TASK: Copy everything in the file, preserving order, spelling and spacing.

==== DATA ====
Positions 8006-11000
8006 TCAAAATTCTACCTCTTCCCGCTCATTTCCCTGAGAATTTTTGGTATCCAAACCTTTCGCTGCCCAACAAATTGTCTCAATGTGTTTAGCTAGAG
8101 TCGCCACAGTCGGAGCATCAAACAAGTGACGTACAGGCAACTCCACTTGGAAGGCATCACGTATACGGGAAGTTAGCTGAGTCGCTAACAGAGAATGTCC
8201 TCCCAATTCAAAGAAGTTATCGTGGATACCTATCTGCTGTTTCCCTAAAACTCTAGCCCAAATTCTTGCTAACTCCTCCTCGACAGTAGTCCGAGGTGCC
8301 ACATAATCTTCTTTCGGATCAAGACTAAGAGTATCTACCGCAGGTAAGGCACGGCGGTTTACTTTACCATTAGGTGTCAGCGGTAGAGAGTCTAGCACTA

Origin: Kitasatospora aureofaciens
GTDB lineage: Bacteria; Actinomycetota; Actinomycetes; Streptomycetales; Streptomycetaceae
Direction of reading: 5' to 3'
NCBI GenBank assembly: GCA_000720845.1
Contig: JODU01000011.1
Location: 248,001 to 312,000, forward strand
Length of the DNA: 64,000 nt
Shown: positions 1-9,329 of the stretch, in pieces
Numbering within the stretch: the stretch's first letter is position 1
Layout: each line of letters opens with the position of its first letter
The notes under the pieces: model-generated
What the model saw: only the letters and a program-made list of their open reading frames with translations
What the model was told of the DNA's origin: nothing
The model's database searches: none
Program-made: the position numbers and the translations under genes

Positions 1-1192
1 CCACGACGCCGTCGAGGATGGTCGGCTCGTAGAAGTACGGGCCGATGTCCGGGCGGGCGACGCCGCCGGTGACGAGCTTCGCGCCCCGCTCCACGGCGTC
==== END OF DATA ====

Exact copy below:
Positions 8006-11000
8006 TCAAAATTCTACCTCTTCCCGCTCATTTCCCTGAGAATTTTTGGTATCCAAACCTTTCGCTGCCCAACAAATTGTCTCAATGTGTTTAGCTAGAG
8101 TCGCCACAGTCGGAGCATCAAACAAGTGACGTACAGGCAACTCCACTTGGAAGGCATCACGTATACGGGAAGTTAGCTGAGTCGCTAACAGAGAATGTCC
8201 TCCCAATTCAAAGAAGTTATCGTGGATACCTATCTGCTGTTTCCCTAAAACTCTAGCCCAAATTCTTGCTAACTCCTCCTCGACAGTAGTCCGAGGTGCC
8301 ACATAATCTTCTTTCGGATCAAGACTAAGAGTATCTACCGCAGGTAAGGCACGGCGGTTTACTTTACCATTAGGTGTCAGCGGTAGAGAGTCTAGCACTA

Origin: Kitasatospora aureofaciens
GTDB lineage: Bacteria; Actinomycetota; Actinomycetes; Streptomycetales; Streptomycetaceae
Direction of reading: 5' to 3'
NCBI GenBank assembly: GCA_000720845.1
Contig: JODU01000011.1
Location: 248,001 to 312,000, forward strand
Length of the DNA: 64,000 nt
Shown: positions 1-9,329 of the stretch, in pieces
Numbering within the stretch: the stretch's first letter is position 1
Layout: each line of letters opens with the position of its first letter
The notes under the pieces: model-generated
What the model saw: only the letters and a program-made list of their open reading frames with translations
What the model was told of the DNA's origin: nothing
The model's database searches: none
Program-made: the position numbers and the translations under genes

Positions 1-1192
1 CCACGACGCCGTCGAGGATGGTCGGCTCGTAGAAGTACGGGCCGATGTCCGGGCGGGCGACGCCGCCGGTGACGAGCTTCGCGCCCCGCTCCACGGCGTC